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Whither Stovies? – Scottish Review of Books
by Brian Morton

Whither Stovies?

October 28, 2009 | by Brian Morton

LE SUPERFLU, CHOSE TRES NECESAIRE” says the original Voltaire, not in warning that some avian epidemic is inevitable, but suggesting more gently that excess, superfluity, trimmings are somehow essential to life. The best parts of Jack McLean’s The Compendium of Nosh have, to be honest, not much to do with food at all. They are the ambiguous garnish, the scribble of inedible reduction that makes the book so damnably readable and so utterly bloody useless as a rival to Larousse Gastronomique.

The Urban Voltaire is a noted trencherman, but like all people who really love food he probably enjoys cooking it a fraction more than actually eating it. In that, he is cheerfully unreconstructed and robustly impatient of kitchen fads and frou-frou, though he does manage to find a place for fufu. Though largely avoiding exotic dishes, he manages to find a place for all sorts of soul food like that (Ghanaian, I think) yam stew which has its equivalents all round the Atlantic rim. You might say it’s the Accra equivalent of stovies.

Jack’s antecedents are Scottish Highland and Hungarian, and he’s understandably very hot on the latter cuisine. There’s advice on the proper pronunciation and consistency of gulyas, as well as other Magyar delights such as porkolt, galuskas and tokanys. He’s also brilliant on Jewish food, which must have afforded a cheerfully exotic alternative in the Glasgow of the 50s, before the big curry takeover. He’s perhaps understandably not so hot on native Scottish fare, dismissing stovies offhandedly as one of our “few national dishes”, and predictably favouring krumpli (stovies with paprika), introduced to this country 60 years ago by Hungarian refugee Egon Ronay. Tucked away in a bleak little entry on Scottish food – “there isn’t much cooking in my native land, though once there was” – he makes routine reference to the high quality of our natural food resources, fish, shellfish, flesh and Ayrshire potatoes, all industry-standard as far as most chefs and food writers are concerned. Therein lies the rub, or part of it. The very quality of Scottish produce often militates against the more elaborated cooking that we now off-puttingly understand as haute cuisine. There is much art, but no theatre, in throwing a well cut and hung steak on a griddle, or rummling fresh mussels round a pot. Jack vouchsafes a story about eating moules in northern France, his first meal “abroad” – no mention of clabbie dhus, an elder cousin of the mussel, which unless done dead right present as marine-flavoured shock absorbers – but without much further acknowledgement that 500 years ago Scottish cooking and French cooking were pretty much one and the same.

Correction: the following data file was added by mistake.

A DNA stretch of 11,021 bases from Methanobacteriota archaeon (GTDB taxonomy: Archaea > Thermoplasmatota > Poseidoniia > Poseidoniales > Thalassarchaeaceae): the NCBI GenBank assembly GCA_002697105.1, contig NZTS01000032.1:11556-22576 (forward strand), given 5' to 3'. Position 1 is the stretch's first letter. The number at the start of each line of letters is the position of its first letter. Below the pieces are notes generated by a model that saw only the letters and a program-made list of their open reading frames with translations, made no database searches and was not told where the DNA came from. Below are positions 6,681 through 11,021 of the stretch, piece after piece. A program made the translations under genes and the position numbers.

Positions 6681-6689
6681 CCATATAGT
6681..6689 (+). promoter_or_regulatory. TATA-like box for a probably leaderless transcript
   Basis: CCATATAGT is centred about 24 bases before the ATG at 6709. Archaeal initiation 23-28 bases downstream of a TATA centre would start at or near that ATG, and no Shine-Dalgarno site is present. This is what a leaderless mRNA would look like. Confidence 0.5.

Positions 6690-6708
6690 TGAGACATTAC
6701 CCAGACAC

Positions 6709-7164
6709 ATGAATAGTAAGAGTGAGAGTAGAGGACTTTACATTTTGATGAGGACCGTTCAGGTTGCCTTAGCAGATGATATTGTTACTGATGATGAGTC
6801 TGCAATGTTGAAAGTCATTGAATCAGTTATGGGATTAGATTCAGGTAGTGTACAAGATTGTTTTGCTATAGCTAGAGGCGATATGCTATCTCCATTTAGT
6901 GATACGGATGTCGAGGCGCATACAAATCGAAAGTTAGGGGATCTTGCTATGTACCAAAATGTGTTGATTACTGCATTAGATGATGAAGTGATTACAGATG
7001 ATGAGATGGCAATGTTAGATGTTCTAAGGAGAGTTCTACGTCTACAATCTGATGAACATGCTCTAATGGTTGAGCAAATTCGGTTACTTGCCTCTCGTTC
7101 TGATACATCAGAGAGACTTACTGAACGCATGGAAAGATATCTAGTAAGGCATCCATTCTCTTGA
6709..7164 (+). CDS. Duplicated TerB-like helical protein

The Compendium is pretty strong on Jack’s revulsions. This is a man who will not eat mince and potatoes, and happily tries to put off anyone who might with the story of the Donegal man presented with a dish of mince by his Derry hostess: “Naw, naw, whoever chawed that can swally it”. He does elsewhere add the detail of Jock Stein’s favourite pre-match meal of fillet steak, minced and fried, and later garnished (by an Irish chef) with anchovy fillets, which Jock apparently thought were bacon. How many great results were fuelled on that? He’s not over-excited about potatoes, either, which are one of the great joys of growing and cooking, buried treasure and the subtlest spectrum of tastes.